“Though they largely passed into legend, those who lost their lives in the epoch-making shipwreck were never “characters,” said Deborah Nadoolman Landis, the curator of “Hollywood Costume,” an exhibition exploring the role costume design plays in cinema history that will open in October at the Victoria and Albert Museum in London.”

“Fixed and flattened in memory by the shock of disaster, the realities of the Titanic become available to nuanced interpretation only now, a century later, just as with the sale this week of the hats and vests and shoes and watches saved from the ocean, come into wider view.”

“A surprising amount of ephemera defied logic to survive the sinking of the unsinkable ocean liner that went to the bottom 100 years ago on April 15.”
“Yet the lives at the heart of the story are easily forgotten, transformed into facile metaphors and symbols of gender and class.”

“Clothes, said Lisa Cohen, a biographer whose book “All We Know” delineates the lives of three early modernist women— Mercedes de Acosta, Madge Garland, Esther Murphy—in part by using the “soft history” of fashion to demonstrate that our surfaces elucidate “our depths,” as the author said.”

“Among the aspects of the story most laden with pathos is the contemporary depiction of bodies frozen into life jackets .”

These excerpts from the grade 6 textbook are not anomalies. Rather, they are indicative of the selections throughout the newly adopted curriculum. They point to a curriculum laden with pathos and lack of student joie de vie.

The February 12 Globe editorialist fumes, “Teachers unions have long had an ambivalent stance on education reform?” How so? They are pushing for a bill that supports the developmental appropriateness of instruction and maximizes student growth.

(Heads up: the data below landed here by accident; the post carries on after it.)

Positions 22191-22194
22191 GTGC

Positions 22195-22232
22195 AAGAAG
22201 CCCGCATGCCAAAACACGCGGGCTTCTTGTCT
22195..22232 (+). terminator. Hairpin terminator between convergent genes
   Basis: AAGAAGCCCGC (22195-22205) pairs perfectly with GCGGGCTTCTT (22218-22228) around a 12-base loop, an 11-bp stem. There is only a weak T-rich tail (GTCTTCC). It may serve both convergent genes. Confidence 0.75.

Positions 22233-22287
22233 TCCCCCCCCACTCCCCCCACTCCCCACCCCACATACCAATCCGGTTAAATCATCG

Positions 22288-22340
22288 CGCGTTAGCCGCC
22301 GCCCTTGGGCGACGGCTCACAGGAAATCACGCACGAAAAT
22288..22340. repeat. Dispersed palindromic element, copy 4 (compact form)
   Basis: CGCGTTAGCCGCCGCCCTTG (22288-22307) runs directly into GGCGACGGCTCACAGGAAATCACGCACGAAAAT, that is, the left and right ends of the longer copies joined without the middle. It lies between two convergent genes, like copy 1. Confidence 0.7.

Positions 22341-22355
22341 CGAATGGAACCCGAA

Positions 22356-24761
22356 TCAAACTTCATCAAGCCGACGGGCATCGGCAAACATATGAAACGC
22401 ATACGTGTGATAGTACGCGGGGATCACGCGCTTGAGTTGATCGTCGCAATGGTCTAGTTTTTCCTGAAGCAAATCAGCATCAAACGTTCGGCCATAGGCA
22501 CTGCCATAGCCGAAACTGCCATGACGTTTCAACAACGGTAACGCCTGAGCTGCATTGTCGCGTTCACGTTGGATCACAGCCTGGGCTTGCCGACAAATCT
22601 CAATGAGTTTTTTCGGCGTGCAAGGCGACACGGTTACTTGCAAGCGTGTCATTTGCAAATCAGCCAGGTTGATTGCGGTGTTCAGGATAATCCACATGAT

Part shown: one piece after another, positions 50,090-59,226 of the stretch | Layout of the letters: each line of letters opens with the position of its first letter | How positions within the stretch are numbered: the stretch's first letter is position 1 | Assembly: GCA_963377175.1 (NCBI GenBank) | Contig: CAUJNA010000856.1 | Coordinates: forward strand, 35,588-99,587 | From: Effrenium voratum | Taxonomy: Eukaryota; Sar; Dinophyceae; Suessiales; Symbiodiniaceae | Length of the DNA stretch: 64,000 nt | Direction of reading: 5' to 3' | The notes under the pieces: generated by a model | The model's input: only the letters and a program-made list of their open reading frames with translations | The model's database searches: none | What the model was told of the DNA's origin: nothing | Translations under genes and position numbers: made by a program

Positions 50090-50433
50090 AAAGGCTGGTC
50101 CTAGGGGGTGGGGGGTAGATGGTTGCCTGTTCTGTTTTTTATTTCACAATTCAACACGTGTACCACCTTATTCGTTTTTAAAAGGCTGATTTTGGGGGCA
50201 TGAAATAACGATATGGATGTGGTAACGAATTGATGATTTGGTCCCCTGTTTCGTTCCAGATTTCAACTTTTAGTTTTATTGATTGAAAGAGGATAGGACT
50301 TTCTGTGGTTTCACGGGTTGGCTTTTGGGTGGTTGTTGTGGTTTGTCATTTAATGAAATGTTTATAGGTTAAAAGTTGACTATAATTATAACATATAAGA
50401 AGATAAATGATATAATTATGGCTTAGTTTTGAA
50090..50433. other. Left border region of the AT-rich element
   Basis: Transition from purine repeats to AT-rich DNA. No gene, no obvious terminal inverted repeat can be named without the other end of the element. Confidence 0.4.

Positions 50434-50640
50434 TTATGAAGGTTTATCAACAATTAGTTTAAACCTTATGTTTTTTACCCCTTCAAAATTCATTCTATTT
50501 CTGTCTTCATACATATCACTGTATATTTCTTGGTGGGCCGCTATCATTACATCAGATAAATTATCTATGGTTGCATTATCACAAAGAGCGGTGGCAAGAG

“Our best-in-the-nation status was achieved,” as the editorialist with a minimalist understanding of education huffed, was achieved long before the “landmark” education reform law of 1993.

Massachusetts has ALWAYS topped the nation in academic performance, even before this testing craze based largely on the motives of education pillagers and profiteers lusty for a piece of the education funding pie. Massachusetts continues to top the nation in academic performance IN SPITE of the testing machine cranking out profits for opportunists such as publishers, fly-by-night consultants, and pseudo-nonprofit charters.

The editorialist erroneously claimed, “anti-testing partisans often assert that a student’s socioeconomic status is determinative of his or her academic performance.” Anyone with the ability to read research studies knows that there is an undeniable and direct correlation between academic performance and zip codes, economic status, and the educational level of parents.